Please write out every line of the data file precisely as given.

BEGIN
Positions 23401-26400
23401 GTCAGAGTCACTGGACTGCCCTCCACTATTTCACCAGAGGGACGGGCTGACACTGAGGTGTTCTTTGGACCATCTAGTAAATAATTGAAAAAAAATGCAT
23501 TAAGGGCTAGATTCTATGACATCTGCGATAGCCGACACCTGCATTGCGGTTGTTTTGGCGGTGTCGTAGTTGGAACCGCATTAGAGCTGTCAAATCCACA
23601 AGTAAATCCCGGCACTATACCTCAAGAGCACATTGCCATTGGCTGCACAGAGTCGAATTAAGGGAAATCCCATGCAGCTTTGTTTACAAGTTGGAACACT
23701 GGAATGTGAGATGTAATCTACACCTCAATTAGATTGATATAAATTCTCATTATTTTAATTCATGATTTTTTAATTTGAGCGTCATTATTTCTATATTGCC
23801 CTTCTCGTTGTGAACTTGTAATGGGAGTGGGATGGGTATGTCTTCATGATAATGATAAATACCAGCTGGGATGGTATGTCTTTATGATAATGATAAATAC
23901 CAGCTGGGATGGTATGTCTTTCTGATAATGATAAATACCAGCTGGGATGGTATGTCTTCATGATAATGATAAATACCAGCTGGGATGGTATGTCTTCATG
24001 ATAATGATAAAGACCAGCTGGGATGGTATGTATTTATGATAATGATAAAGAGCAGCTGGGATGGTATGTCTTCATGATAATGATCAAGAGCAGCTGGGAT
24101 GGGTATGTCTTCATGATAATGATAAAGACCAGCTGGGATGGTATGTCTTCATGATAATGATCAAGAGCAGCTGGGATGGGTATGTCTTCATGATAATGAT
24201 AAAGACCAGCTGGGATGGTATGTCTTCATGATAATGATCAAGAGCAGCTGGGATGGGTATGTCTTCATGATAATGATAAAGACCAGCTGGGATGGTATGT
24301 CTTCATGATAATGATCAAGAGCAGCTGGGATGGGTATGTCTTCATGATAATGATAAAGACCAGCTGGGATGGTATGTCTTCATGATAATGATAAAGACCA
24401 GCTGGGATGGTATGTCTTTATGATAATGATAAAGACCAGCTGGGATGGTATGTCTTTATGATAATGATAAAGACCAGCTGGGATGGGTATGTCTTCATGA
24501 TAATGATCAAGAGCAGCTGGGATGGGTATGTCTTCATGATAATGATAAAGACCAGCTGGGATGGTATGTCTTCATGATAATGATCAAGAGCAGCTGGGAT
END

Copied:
Positions 23401-26400
23401 GTCAGAGTCACTGGACTGCCCTCCACTATTTCACCAGAGGGACGGGCTGACACTGAGGTGTTCTTTGGACCATCTAGTAAATAATTGAAAAAAAATGCAT
23501 TAAGGGCTAGATTCTATGACATCTGCGATAGCCGACACCTGCATTGCGGTTGTTTTGGCGGTGTCGTAGTTGGAACCGCATTAGAGCTGTCAAATCCACA
23601 AGTAAATCCCGGCACTATACCTCAAGAGCACATTGCCATTGGCTGCACAGAGTCGAATTAAGGGAAATCCCATGCAGCTTTGTTTACAAGTTGGAACACT
23701 GGAATGTGAGATGTAATCTACACCTCAATTAGATTGATATAAATTCTCATTATTTTAATTCATGATTTTTTAATTTGAGCGTCATTATTTCTATATTGCC
23801 CTTCTCGTTGTGAACTTGTAATGGGAGTGGGATGGGTATGTCTTCATGATAATGATAAATACCAGCTGGGATGGTATGTCTTTATGATAATGATAAATAC
23901 CAGCTGGGATGGTATGTCTTTCTGATAATGATAAATACCAGCTGGGATGGTATGTCTTCATGATAATGATAAATACCAGCTGGGATGGTATGTCTTCATG
24001 ATAATGATAAAGACCAGCTGGGATGGTATGTATTTATGATAATGATAAAGAGCAGCTGGGATGGTATGTCTTCATGATAATGATCAAGAGCAGCTGGGAT
24101 GGGTATGTCTTCATGATAATGATAAAGACCAGCTGGGATGGTATGTCTTCATGATAATGATCAAGAGCAGCTGGGATGGGTATGTCTTCATGATAATGAT
24201 AAAGACCAGCTGGGATGGTATGTCTTCATGATAATGATCAAGAGCAGCTGGGATGGGTATGTCTTCATGATAATGATAAAGACCAGCTGGGATGGTATGT
24301 CTTCATGATAATGATCAAGAGCAGCTGGGATGGGTATGTCTTCATGATAATGATAAAGACCAGCTGGGATGGTATGTCTTCATGATAATGATAAAGACCA
24401 GCTGGGATGGTATGTCTTTATGATAATGATAAAGACCAGCTGGGATGGTATGTCTTTATGATAATGATAAAGACCAGCTGGGATGGGTATGTCTTCATGA
24501 TAATGATCAAGAGCAGCTGGGATGGGTATGTCTTCATGATAATGATAAAGACCAGCTGGGATGGTATGTCTTCATGATAATGATCAAGAGCAGCTGGGAT